My Nana had a mole at the base of her throat. It was quite a decent sized one, so curiosity took over and I reached out to touch it one day.  I asked her what it was and fretted about whether she would be alright.  I mean, could it kill her?

But, Nana told me not to worry.

‘Aye, it’s jist ma witches mark, hen,’ she said. ‘Ah’m a witch. Ma granny wis a witch, an yer probably wan yersel.’  


Photograph by bosela at

My inability to cross running water without a good public tantrum seemed to be proof of this, or at least that’s what Nana said.  The Mither agreed, jokingly. Only, I was small then and I didn’t know about sarcasm.  I only knew I wanted to go to school at Miss Cackle’s posh academy because I too had untied laces, long messy hair, and the inability to get things right. I also wanted a cat and I knew any broomstick of mine would probably become worse for wear too. So, I was quite happy to find out that I came from a long line of witches.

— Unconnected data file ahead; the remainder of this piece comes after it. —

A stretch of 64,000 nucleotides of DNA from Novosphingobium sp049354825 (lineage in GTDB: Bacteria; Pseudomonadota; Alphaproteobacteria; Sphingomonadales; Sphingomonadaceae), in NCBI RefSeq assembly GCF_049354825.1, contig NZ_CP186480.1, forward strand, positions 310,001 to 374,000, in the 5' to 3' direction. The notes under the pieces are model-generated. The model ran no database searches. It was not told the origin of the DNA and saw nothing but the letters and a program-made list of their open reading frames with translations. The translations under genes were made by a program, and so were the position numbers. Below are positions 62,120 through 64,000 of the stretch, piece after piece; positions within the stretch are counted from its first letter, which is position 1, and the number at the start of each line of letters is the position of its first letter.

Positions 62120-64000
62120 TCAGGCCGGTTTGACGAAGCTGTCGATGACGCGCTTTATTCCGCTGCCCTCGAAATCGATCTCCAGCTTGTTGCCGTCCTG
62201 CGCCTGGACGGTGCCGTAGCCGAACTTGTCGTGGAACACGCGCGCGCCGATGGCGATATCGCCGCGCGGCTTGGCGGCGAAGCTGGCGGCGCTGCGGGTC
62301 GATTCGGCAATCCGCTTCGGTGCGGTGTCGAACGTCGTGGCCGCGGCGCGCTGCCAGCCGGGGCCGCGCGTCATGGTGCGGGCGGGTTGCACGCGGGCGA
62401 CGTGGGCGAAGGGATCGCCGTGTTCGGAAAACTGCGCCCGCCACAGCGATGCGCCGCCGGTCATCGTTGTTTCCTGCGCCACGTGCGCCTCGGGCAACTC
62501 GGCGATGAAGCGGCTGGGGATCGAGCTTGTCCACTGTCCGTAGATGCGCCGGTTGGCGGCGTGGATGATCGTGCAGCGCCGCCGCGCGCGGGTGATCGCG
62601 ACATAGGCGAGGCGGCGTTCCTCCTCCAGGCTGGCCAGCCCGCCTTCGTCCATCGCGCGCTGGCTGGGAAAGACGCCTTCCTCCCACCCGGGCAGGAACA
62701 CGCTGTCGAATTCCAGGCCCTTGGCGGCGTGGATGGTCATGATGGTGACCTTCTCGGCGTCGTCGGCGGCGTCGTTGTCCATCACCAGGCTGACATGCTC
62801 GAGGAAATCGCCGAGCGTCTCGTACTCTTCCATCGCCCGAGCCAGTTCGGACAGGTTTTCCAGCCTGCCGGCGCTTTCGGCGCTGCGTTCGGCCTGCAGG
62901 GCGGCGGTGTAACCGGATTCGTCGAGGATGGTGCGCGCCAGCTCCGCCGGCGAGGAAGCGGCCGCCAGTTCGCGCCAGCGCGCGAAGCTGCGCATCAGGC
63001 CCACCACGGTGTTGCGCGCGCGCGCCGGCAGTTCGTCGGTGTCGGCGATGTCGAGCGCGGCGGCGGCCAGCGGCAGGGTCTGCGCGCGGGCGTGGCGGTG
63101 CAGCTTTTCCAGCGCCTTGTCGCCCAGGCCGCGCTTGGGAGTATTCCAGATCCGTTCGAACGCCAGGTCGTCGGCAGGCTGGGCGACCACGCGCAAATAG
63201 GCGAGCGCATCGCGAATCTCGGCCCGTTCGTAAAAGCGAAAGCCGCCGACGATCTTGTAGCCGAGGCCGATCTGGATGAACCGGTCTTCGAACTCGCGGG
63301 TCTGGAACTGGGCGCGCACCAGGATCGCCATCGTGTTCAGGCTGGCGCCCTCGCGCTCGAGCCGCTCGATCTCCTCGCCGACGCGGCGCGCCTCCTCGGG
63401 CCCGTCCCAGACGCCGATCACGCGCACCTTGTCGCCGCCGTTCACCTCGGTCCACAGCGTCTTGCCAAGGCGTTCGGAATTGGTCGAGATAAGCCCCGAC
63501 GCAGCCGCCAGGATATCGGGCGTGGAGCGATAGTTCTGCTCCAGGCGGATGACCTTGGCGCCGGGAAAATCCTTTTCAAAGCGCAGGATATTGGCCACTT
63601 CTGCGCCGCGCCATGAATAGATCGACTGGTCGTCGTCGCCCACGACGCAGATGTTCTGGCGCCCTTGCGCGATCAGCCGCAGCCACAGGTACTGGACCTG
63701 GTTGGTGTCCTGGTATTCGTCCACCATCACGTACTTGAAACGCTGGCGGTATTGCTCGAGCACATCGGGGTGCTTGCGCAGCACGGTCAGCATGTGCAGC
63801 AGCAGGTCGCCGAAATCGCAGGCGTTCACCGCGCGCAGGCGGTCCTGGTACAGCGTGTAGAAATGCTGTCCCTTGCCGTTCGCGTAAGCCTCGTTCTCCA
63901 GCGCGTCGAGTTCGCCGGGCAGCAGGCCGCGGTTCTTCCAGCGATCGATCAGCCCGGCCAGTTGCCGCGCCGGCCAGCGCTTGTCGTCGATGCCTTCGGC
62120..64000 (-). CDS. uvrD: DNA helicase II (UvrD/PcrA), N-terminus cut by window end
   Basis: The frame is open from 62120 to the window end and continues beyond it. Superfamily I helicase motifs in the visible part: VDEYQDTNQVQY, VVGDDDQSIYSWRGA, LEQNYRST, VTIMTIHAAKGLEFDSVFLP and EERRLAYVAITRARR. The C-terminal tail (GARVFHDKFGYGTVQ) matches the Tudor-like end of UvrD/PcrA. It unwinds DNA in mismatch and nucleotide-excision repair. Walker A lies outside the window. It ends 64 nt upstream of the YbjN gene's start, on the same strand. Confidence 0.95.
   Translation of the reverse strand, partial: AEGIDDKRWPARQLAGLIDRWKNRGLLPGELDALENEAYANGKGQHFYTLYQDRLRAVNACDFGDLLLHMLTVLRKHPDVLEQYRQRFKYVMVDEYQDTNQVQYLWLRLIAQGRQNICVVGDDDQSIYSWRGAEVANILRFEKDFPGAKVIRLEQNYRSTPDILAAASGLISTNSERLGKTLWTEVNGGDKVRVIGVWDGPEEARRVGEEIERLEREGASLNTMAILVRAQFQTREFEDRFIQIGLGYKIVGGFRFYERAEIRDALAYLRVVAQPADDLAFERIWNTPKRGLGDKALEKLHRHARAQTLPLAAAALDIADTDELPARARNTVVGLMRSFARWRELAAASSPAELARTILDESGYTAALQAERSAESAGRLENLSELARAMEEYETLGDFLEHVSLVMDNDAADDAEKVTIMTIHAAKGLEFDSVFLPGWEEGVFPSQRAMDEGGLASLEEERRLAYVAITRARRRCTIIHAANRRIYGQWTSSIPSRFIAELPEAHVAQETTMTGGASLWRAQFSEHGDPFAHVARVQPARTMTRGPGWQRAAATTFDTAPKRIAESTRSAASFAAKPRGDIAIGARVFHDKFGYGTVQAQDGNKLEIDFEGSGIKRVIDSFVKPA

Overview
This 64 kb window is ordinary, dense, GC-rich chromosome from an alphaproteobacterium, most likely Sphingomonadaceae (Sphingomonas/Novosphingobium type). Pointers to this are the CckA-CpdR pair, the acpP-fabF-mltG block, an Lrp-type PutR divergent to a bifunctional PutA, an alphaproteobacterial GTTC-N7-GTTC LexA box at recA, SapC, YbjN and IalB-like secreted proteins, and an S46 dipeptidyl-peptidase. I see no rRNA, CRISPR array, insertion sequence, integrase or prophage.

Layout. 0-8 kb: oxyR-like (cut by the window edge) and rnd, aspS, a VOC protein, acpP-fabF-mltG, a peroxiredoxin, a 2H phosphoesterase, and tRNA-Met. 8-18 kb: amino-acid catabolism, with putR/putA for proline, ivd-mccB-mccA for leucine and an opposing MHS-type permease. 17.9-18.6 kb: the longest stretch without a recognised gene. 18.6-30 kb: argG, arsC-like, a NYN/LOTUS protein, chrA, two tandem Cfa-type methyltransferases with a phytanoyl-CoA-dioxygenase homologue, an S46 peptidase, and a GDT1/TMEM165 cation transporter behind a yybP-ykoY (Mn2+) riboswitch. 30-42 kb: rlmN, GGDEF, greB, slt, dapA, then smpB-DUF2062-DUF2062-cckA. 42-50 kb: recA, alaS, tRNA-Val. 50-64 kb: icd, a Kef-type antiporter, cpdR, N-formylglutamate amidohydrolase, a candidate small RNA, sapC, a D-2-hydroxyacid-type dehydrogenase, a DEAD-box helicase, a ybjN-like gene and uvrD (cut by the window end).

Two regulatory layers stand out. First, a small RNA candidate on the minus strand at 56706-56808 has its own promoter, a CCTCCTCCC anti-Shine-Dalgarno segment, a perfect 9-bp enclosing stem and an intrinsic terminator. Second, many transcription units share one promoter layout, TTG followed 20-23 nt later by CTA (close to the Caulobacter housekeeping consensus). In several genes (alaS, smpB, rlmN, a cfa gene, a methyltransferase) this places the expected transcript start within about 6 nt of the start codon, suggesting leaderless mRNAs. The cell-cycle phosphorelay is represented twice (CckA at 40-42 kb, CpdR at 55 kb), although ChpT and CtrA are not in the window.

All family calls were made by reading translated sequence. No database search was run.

After that, I felt something was missing because I didn’t have my own spell book.  So,  I took out all my felt tipped pens and designed a spell book on the front cover of a family bible.  The stars and the wiggly ‘magic’ lines looked great.  And, I wrote ‘SPELLS’ in capital letters just so everyone would know the book had a new purpose.

Flash forward a few years, and I’d fallen for scrumpy jack cider and the good ladies, Granny Weatherwax and Nanny Og.

Today, I have a new favourite book to read about witches and Scottish witch lore  – F. Marian McNeill’s ‘The Silver Bough: Vol. 1 Scottish Folk-lore and Folk-Belief‘.  It’s the perfect thing to while away a few hours on a drizzly Saturday afternoon.